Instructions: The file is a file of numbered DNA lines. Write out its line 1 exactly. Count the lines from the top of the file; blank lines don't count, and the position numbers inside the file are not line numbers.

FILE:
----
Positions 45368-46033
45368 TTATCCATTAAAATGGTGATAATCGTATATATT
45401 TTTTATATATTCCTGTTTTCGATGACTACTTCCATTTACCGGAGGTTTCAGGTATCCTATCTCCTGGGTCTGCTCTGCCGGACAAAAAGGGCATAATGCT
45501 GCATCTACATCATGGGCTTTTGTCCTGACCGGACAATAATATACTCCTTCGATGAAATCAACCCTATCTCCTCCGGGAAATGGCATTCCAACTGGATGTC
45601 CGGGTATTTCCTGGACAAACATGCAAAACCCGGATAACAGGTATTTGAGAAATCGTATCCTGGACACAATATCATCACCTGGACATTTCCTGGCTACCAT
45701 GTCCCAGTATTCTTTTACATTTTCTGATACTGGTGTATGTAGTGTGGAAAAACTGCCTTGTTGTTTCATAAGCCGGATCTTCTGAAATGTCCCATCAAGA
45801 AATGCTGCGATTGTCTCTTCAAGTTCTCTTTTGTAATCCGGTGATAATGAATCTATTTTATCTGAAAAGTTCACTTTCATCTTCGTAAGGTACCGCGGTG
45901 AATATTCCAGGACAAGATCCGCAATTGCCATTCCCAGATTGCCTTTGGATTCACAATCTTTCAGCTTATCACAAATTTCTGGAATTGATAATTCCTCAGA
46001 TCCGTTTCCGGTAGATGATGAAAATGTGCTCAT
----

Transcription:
Positions 45368-46033